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Colorado bill would limit paramedic’s use of ketamine, other chemical restraints

It comes after the death of Elijah McClain in 2019
Posted at 4:58 PM, Mar 31, 2021
and last updated 2023-09-19 19:41:13-04

DENVER – Colorado lawmakers are considering legislation that would severely limit the use of ketamine and other chemical restraints following the 2019 death of Elijah McClain in Aurora.

HB21-1251 was introduced in the House on Tuesday.

“People are losing their lives and becoming paralyzed behind the improper use of these very harmful drugs. It must end,” said Rep. Leslie Herod, D-Denver, one of the sponsors of the bill. “We don’t need to see any more Elijah McClains happen in Colorado.”

Paramedics injected McClain with ketamine after incorrectly estimating his weight. Aurora Fire Rescue’s EMS patient care report shows medics gave him 500 milligrams of the drug; a dose recommended for a 200-pound person. McClain weighed 143 pounds.

McClain would then go into cardiac arrest before dying in the hospital a few days later.

The Adams County coroner found McClain’s death was undetermined but couldn’t rule out a reaction to the drug.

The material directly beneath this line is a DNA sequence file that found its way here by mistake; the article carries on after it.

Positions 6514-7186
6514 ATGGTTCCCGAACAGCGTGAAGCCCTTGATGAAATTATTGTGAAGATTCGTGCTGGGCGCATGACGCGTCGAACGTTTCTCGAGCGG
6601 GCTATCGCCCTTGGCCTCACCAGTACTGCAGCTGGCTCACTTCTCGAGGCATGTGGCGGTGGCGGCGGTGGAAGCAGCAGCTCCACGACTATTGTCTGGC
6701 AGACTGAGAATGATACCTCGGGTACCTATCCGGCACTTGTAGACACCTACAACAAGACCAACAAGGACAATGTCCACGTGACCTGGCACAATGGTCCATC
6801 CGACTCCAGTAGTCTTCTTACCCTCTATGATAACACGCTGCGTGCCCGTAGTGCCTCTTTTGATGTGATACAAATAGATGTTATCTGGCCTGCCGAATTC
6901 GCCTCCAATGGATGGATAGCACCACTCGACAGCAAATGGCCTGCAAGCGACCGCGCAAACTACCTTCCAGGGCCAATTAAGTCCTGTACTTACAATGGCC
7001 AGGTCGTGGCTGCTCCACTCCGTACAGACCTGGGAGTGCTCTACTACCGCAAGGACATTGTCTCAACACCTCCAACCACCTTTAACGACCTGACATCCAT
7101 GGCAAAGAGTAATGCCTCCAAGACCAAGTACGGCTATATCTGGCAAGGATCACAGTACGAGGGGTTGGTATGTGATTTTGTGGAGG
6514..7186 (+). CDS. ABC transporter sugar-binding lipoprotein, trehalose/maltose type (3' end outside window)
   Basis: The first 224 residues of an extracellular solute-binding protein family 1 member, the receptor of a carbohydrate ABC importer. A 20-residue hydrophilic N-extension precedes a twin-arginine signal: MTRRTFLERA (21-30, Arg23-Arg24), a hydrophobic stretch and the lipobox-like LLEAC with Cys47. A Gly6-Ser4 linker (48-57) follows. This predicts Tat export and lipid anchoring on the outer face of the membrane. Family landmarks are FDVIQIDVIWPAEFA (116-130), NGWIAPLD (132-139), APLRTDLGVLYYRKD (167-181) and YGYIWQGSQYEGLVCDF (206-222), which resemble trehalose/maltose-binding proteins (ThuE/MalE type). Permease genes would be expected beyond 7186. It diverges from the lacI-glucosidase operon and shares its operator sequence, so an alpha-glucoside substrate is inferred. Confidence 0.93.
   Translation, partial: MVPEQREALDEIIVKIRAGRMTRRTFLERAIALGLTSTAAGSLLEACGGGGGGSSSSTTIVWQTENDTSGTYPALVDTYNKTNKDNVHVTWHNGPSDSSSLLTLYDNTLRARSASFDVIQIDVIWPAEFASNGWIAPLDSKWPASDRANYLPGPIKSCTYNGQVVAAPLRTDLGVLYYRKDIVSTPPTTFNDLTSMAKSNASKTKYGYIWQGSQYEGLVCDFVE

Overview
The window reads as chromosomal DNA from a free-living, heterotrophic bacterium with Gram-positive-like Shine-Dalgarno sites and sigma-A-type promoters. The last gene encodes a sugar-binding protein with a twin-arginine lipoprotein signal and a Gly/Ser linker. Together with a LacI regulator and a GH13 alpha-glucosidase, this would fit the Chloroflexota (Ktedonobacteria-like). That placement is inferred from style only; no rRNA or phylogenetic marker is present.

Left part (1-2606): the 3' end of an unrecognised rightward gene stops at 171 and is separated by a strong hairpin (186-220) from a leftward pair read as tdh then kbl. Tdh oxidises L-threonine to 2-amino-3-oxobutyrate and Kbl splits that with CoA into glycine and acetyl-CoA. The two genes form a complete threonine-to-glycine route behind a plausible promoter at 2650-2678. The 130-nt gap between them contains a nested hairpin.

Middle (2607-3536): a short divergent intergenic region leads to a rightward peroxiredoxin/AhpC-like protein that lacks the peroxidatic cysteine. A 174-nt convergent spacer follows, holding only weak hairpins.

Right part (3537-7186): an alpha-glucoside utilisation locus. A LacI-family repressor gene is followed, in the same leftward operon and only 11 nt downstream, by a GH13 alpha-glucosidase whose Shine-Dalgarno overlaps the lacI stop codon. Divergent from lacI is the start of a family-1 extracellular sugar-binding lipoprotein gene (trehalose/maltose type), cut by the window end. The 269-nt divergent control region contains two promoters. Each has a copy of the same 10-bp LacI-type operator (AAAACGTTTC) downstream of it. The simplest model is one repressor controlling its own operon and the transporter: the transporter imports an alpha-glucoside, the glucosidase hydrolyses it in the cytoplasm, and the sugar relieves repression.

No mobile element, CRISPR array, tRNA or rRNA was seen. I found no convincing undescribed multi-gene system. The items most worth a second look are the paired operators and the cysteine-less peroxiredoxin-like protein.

Herod said the bill will, “severely limit the use of ketamine and other chemical restraints in law enforcement settings.”

The legislation makes clear that ketamine and other chemical restraints are only allowed in emergency situations when medics, “can monitor the vital signs of the individual and weigh the individual to ensure accurate dosage.”

“We can stop that by making sure folks are on these weighted beds, making sure an accurate weight is taken,” Herod said.

The bill also “prohibits peace officers from using … or influencing the use of a chemical restraint.”

This is a scene Denver7 Investigates saw play out when it uncovered an Aurora officer urging paramedics to give drugs to a suspect to calm him down in May 2019.

“Let’s give him some juice to go to sleep,” the officer is heard saying on the body camera footage.

“This is not a video game,” Herod said. “It’s being used irresponsibly and it’s time to stop and hold people accountable when they use it.”

Denver7 reached out to the medical community about the bill but had not heard back as of Wednesday evening.

In previous statements, Colorado emergency department doctors have defended ketamine and said limits on its use are not the solution.

HB21-1251 now moves to the House Judiciary Committee.